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Some students of mine and I have published two papers in the Journal of Chemical Education that describe how stunt people use chemistry to safely set themselves ablaze while filming action movie scenes. The secret behind this stunt lies in the use of superabsorbent polymer (SAP) gels. To pull off this trick...
Greg Rushton and I attended and presented at CHEMED in Waterloo July 28th through August 1st. We enjoyed the ice cream and frozen snacks at the JCE sponsored Ice Cream Social Monday evening. We presented JCE resources for AP Chemistry on Tuesday and JCE resources for General Chemistry on Wednesday. The resources and links from those meetings are linked here.
Summer is one of my favorite times as a teacher! Like most teachers I like to take a little time away from school, but, once I've rested a bit, its my favorite time to do research as well. I encourage you to take time this summer to explore labs and activities that you think may work for your classroom, but just didn't have time to examine with your busy teaching schedule.
I’d like to report on one of the end-of-year research projects that two of my general chemistry students completed during class this year.
Wow! A very neat experiment, called “Hydroglyphics”, published by Kim, Alvarenga, Aizenberg, and Sleeper in the Journal of Chemical Education allows you to transform a common plastic Petri dish into a unique teaching tool to demonstrate the difference between hydrophobic and hydrophilic surfaces. Check it out in the video.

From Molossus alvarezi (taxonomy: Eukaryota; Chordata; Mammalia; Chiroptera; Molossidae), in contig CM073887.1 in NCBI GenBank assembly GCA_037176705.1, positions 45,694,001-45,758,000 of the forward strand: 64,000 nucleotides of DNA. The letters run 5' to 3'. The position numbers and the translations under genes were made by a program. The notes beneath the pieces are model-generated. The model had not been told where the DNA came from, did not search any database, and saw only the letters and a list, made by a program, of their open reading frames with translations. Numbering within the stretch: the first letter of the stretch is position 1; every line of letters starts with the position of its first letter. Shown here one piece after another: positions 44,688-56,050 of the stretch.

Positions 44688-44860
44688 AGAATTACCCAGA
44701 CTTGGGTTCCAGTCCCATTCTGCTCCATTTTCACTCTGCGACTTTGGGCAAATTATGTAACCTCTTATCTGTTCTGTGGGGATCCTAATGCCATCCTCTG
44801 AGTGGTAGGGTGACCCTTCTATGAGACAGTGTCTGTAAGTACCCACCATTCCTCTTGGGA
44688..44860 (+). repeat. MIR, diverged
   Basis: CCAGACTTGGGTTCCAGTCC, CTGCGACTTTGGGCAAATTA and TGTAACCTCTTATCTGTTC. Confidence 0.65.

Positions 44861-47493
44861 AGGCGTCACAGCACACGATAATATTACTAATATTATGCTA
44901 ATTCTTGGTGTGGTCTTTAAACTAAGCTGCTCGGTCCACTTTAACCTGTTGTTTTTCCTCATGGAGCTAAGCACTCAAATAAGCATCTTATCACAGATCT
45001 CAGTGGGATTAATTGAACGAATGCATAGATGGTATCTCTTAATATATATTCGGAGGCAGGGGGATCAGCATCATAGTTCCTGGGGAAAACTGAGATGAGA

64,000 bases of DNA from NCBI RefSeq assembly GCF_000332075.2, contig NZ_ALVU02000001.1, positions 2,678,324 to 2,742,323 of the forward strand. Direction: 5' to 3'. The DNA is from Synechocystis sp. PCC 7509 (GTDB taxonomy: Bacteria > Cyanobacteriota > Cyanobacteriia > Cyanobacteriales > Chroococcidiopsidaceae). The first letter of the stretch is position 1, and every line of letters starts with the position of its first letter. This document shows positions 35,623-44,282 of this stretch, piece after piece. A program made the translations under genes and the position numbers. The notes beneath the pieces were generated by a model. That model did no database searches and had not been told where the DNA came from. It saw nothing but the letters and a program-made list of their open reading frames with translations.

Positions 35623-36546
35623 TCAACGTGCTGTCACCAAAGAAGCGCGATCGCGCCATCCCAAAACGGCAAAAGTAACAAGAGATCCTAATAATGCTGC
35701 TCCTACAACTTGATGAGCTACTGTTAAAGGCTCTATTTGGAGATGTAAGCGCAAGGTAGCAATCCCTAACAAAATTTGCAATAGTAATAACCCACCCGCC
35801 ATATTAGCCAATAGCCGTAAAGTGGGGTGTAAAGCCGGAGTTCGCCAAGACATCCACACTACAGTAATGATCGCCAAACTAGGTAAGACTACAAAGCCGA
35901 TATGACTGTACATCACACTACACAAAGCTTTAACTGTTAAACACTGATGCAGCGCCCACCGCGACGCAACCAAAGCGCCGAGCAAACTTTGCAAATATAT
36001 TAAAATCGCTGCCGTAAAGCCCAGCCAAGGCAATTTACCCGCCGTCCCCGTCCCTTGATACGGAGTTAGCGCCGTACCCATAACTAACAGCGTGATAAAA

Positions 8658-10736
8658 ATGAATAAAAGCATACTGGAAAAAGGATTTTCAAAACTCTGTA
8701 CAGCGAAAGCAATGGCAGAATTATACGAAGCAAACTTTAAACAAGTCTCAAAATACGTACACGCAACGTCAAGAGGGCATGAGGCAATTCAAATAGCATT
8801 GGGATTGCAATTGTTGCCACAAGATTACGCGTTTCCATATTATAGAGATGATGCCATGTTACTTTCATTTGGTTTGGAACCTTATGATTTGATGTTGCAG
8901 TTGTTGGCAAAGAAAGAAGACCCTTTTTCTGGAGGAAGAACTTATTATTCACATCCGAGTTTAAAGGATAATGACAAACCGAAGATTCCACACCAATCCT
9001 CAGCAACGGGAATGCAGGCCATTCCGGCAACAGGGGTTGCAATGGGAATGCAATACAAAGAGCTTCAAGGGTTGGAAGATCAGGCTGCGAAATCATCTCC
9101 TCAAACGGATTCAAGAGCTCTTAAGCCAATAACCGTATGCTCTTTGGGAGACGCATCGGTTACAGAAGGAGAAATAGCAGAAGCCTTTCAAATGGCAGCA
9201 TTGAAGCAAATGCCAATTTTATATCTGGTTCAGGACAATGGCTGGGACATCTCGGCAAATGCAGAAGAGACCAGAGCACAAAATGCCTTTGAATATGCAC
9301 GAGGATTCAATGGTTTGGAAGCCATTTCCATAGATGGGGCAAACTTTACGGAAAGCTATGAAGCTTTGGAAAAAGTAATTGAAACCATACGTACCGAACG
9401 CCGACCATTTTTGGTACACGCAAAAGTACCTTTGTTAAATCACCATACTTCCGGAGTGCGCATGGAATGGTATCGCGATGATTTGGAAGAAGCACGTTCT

This simple, yet interesting experiment that was first described by Elizabeth Sumner Walter in 2001. She merely had students pour water into a dish containing some Gobstoppers candies.
Inquiry is a fluid concept. There are some truly fabulous activities on Grand Valley State University's Target Inquiry (TI) website (www.gvsu.edu/targetinquiry). Yes, I am biased as I was part of the first TI cohort, but there are several labs now that were written later and they, too, are terrific.
I spent my whole prep period today playing with a site I hadn't seen before: PHYSICS 2000 @ http://www.colorado.edu/physics/2000/index.pl?Page=cover.html. I need to spend some more time there.
Celebrate Earth Day, which is on Monday, April 22, 2013. Earth Day was first officially recognized on April 22, 1970. This year the theme is "Our Earth: Handle with Care." The topics this year include water, air, plants/soil, and recycling.